Once these adjustments are in-place, and if you are scanning sections of a single piece of film to be rebuilt later with Photoshop’s Photomerge controls, you cannot click anywhere except the Scan button in the Epson Scan control palette. If you do, the software will revert to auto-exposure, which will spoil your work (unless you had the good sense to write down the Levels values you set in the Histogram control palette).

I accidentally clicked outside the Scan button a few times while working on my panoramic negatives, and had to start a few of my scans over again as a result. This was tedious.

If you’re careful in setting the points on the Histogram, you can make extraordinary scans using the Epson scanner and the Epson Scan software. I am sure that VueScan and Silverfast can both do similar things with tonal controls, but I have not tried those products with the scanner that I own.

 

About Brian Lawler

Brian Lawler is a Professor of Graphic Communication at California Polytechnic State University, San Luis Obispo. He writes about graphic arts processes and technologies for various industry publications, and on his blog, The Blognosticator.
This entry was posted in Adventures, Art, Color Management, History, Photography, Photoshop techniques, Scanning, Software and tagged , , , , . Bookmark the permalink.

4 Responses to Details on scanning film with the Epson scanner

  1. Like you mentioned, software often jumps to conclusions with their settings, so it can be difficult to change them if you are not very tech-savvy. Having to adjust every setting like you did for your scanner seems like a terribly convoluted process, so thank you for posting pictures with how the settings should be and where to change them. I will be sure to when setting the points for the Histogram to get the perfect scan.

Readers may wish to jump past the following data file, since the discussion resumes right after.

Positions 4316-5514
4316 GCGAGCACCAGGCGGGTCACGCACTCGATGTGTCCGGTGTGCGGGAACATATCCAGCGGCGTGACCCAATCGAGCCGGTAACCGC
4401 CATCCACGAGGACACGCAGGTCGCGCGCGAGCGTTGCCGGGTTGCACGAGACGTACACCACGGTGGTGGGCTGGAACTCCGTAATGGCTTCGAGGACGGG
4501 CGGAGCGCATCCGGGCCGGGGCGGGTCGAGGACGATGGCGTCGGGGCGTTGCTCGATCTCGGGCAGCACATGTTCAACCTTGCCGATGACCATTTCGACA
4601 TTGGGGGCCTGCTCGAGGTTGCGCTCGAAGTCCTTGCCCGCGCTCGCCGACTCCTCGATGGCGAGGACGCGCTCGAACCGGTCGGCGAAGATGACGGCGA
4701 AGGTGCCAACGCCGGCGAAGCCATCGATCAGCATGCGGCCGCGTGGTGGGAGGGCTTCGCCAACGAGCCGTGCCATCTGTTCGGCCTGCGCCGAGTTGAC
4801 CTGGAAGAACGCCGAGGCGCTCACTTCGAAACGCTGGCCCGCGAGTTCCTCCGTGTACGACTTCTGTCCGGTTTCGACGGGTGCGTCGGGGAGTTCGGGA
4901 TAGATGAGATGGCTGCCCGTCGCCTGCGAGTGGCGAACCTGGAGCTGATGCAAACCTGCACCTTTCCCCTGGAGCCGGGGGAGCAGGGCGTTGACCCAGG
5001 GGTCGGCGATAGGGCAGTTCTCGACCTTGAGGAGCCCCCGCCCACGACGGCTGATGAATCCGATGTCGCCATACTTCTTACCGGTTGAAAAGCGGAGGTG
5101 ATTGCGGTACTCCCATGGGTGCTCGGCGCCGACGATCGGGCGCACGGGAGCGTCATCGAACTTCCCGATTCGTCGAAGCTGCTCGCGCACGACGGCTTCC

• Brian Lawler says:

      Hi Audrey,

      Apologies for the delay in responding.

      I use my scanner so seldom these days, that I can’t remember how to use it sometimes.

      But, by keeping notes and screen captures, I can get back to my starting point more quickly now.

      Best wishes,

      Brian P. Lawler

  2. OMG. Thank you SOOOOO much for posting this article! I bought an Epson scanner at the beginning of 2015 and haven’t been able to figure out why the scans looks great at first and then once it’s done scanning it auto-corrects to craziness. It has been driving me insane!!! I am using it to scan 2D artwork, not film, but your advice still applied. Thank you! Thank you! Thank you!!!

    • Brian Lawler says:

      Hi darcy,

      Apologies for the delay in responding. Yes, the Epson needs to see the white-black-white bar code at the top to acknowledge a transparency. Once I figured that out my transparency scans got a whole lot better.

      Best wishes to you,

      Brian P. Lawler